A middle-ear infection occurs when a bacterial or viral infection affects the middle ear — the air-filled space behind the eardrum that contains the tiny vibrating bones of the ear. Ear infections can cause pain due to the inflammation and fluid build up in the middle ear.
As acute ear infections can often clear up on their own, treatment can begin with managing pain and monitoring the infection. In some cases, doctors may need to prescribe antibiotics to clear the infection.
However, ear infections can also be chronic, with chronic ear infections either not clearing up or recurring many times. This can potentially cause damage to the middle and inner ear.
Children are more susceptible to ear infections than adults.
Common signs and symptoms of middle-ear infections in adults:
- Earache – pain in the ear that is sharp, dull, or throbbing
- Drainage of fluid from the ear
- Difficulty hearing, muffled hearing
Signs and symptoms of middle-ear infections in Children:
- Pain in the ear, especially when lying down
- Tugging or pulling at an ear
- Trouble sleeping
- Crying more than usual
- Trouble hearing or responding to sounds
- Loss of balance
- Fever of 38 C or higher
- Drainage of fluid from the ear
- Loss of appetite
What causes an ear infection?
An ear infection is caused by a bacterium or virus in the middle ear, often beginning as another illness, such as cold, flu or allergies, that causes congestion and swelling of the nasal passages, throat and eustachian tubes.
The eustachian tubes are a pair of narrow tubes that run from each middle ear to high in the back of the throat, behind the nasal passages. The throat end of the tubes open and close to:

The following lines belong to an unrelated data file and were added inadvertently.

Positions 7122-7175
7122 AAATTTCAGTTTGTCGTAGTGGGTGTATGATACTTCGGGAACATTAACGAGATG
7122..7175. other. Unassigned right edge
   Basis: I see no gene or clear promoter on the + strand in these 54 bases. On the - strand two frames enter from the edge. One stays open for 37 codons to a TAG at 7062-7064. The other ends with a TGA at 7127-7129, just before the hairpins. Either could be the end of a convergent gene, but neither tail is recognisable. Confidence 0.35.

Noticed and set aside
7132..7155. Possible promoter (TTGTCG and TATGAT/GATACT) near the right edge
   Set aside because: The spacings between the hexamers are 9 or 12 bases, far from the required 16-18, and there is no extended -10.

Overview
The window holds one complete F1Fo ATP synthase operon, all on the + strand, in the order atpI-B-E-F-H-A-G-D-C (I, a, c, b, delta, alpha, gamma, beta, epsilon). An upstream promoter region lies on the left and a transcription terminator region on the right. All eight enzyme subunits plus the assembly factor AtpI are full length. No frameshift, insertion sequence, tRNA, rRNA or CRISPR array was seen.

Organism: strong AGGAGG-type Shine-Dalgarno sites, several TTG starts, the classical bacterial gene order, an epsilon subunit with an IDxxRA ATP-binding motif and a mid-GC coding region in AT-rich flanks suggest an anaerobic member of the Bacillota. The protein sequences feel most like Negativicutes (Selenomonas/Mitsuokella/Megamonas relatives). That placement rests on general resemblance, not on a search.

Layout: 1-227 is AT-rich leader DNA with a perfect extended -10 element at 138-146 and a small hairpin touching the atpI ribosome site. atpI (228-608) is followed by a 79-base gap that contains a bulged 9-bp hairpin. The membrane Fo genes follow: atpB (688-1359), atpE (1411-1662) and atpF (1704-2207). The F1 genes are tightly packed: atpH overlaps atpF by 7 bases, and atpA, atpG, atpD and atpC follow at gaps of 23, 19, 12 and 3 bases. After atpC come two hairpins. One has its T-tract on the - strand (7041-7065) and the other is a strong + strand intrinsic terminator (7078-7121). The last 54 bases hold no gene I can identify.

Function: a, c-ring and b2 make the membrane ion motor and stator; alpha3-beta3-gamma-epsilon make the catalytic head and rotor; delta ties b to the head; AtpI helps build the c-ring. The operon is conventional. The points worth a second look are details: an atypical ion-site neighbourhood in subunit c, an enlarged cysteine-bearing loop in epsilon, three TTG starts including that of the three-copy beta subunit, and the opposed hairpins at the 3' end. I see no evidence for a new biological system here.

- Regulate air pressure in the middle ear
- Refresh air in the ear
- Drain normal secretions from the middle ear
When the eustachian tubes are swollen, they can become blocked, and cause fluid to build up in the middle ear. The built-up fluid can become infected and cause the symptoms of an ear infection.
The reason why children are more prone to ear infection, is because their eustachian tubes are narrower and more horizontal. This makes them more likely to get clogged as they are difficult to drain.
Diagnosing an ear infection
Your doctor will examine your ears with an instrument called an otoscope, to check your middle ear and eardrum for swelling, redness, fluid or even air bubbles. If the infection is advanced, a sample of the fluid may be taken and tested, to determine how the doctor can prescribe medication to help you recover.
Sometimes, a CT scan may be called for, to determine if the infection has spread beyond the middle ear. You may also need a hearing test, especially if your ear infections are chronic.
How are ear infections treated?
Most ear infections can clear up without intervention. However, ear infection in infants and severe cases are likely to require treatment with antibiotic medication.
The following methods can be useful in relieving the symptoms of a mild ear infection.
- Applying a warm cloth/heat pack to the affected ear
- Over the Counter pain medication
- Over the Counter or prescription ear drops
- Gently washing the outer ear with soap and a face cloth to remove any discharge
If your symptoms do not improve or continue to worsen, make an appointment to consult your doctor. They may need to prescribe antibiotics to fight the infection.
Ear infection in ChildrenEar infections are most common in children below 3 years old. Children with weak immune systems are also more likely to get ear infections than healthy children. Family history also plays a part; a child is more likely to have recurrent middle-ear infections if a parent or sibling has also suffered from them. Other risk factors include recurrent colds and upper respiratory infections, and exposure to cigarette smoke. Being in a childcare centre with other children also increases the risk as viruses can spread quickly among children, causing colds that could lead to ear infections.
For more information on Ear Infections in Children, read our post here.